Minestrone soup is probably my favorite soup. Whenever I see it at a restaurant, I always want to get it (but often balk at paying $5 for a cup of soup). So of course, making it at home is a lot cheaper! Also, it has so many fresh vegetables that summer is the best season for it.
This recipe makes a lot of meals. It says that it serves 8 but I think we're going to get more than that out of it. We had it for dinner Saturday night, then I had it for lunch 3 days in a row and I still froze about half of it for a future meal! Definitely worth all the chopping.
Taken from: Allrecipes
- 3 Tbsp. olive oil
- 3 cloves garlic, chopped
- 2 yellow onions, chopped
- 2 cups celery, chopped
- 5 carrots, peeled and sliced
- 2 cups chicken broth
- 2 cups water
- 4 cups tomato sauce OR 4 cups crushed tomatoes OR 6 fresh tomatoes (crushed in the food processor)
- 1/2 cup red wine (optional)
- 1 cup kidney beans, drained
- 1 cup white beans, drained (I used canario)
- 2 cups baby spinach, rinsed
- 3 zucchinis, quartered and sliced
- 1 Tbsp. chopped fresh oregano OR 1 tsp. dried oregano
- 2 Tbsp. chopped fresh basil OR 1 Tbsp. dried basil
- 1 tsp. dried thyme (optional)
- 1 bay leaf (optional)
- salt and pepper
- 1/2 cup whole wheat short pasta (I used rotini)
- 2 Tbsp. grated Parmesan cheese for topping
-In a large stock pot, over medium-low heat, heat olive oil and saute garlic for 2 to 3 minutes. Add onion and saute for 4 to 5 minutes. Add celery and carrots, saute for 1 to 2 minutes.
-Add chicken broth, water, tomatoes and red wine, bring to boil, stirring frequently.
-Reduce heat to low and add kidney beans, white beans, spinach, zucchini, oregano, basil, bay leaf, salt and pepper. Simmer for 30 to 40 minutes, the longer the better.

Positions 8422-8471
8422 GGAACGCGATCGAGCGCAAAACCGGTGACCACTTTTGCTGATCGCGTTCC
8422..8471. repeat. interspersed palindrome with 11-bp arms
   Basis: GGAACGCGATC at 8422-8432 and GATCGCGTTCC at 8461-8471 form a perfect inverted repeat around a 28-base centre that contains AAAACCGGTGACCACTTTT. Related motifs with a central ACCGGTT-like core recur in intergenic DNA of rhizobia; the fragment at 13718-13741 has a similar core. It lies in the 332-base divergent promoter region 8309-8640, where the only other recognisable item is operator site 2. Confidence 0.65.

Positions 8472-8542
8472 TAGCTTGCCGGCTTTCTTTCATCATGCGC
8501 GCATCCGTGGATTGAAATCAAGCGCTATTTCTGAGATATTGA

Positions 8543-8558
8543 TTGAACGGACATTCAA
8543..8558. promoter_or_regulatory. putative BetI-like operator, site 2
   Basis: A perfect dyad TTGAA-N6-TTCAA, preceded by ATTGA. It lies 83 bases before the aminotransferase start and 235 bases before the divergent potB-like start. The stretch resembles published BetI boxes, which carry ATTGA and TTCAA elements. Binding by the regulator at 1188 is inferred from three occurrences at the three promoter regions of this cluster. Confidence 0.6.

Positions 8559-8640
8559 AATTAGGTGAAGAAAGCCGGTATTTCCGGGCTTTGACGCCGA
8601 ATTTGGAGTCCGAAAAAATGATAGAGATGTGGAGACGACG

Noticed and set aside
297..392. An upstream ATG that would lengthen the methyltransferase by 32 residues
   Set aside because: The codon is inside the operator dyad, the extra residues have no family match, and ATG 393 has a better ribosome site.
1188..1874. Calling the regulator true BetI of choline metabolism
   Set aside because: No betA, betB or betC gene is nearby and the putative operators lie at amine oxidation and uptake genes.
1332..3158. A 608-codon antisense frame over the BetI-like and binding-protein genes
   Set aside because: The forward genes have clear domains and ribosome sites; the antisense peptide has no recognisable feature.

-Fill a medium saucepan with water and bring to a boil. Add macaroni and cook until tender. Drain water and set aside.
-Once pasta is cooked and soup is heated through place 2 tablespoons cooked pasta into individual serving bowls. Ladle soup on top of pasta and sprinkle Parmesan cheese on top to taste.
Cooking Dried Beans
Also, I've finally figured out how to cook dried beans! Sad, but true. Bryant and I had a black bean fiasco a couple months ago where we soaked the beans overnight, all day and STILL they weren't ready to eat! I had also decided to soak the entire bag about 3 weeks before we moved to California. Needless to say, we had a lot of black beans before we left. I definitely had to get creative to use those up...and probably cleared out our systems in the process!
So I hadn't bought dried beans since...until they had some at the farmers market on Saturday and was going to make minestrone soup that night. Bryant reminded me of "the incident" so after searching the internet, I found that you some easy directions to follow AND they don't require overnight soaking.
Also, since dried beans are cheaper than canned, it always helps our budget (Bryant lovingly calls me "the budget nazi" thanks to my extensive excel sheet, large collection of coupons and money-saving tips). Cooked beans can also be frozen so unless you're moving in 3 weeks, you could always make a few cups at a time and freeze them for easy future uses (as I mention below, dried beans will typically triple in volume). Finally, any time you can get away from added sodium and preservatives, found in canned beans, is always a benefit!
-Rinse beans to be cooked (dried beans will typically triple in volume so 1 cup of dried beans makes 3 cups of cooked) and pick out any bad ones.
-In a large pot halfway full of water (do not add salt), bring them to a boil and boil for at LEAST 10 minutes. (Apparently, dried beans have low levels of a toxin so you need to boil for 10 minutes to make sure the toxin is removed.)
-Drain beans. Place beans in slow cooker and add 3 cups of water for every one cup of beans. Cook on high for 2-4 hours or on low for approximately 4-6 hours. Cooking times can vary by bean type.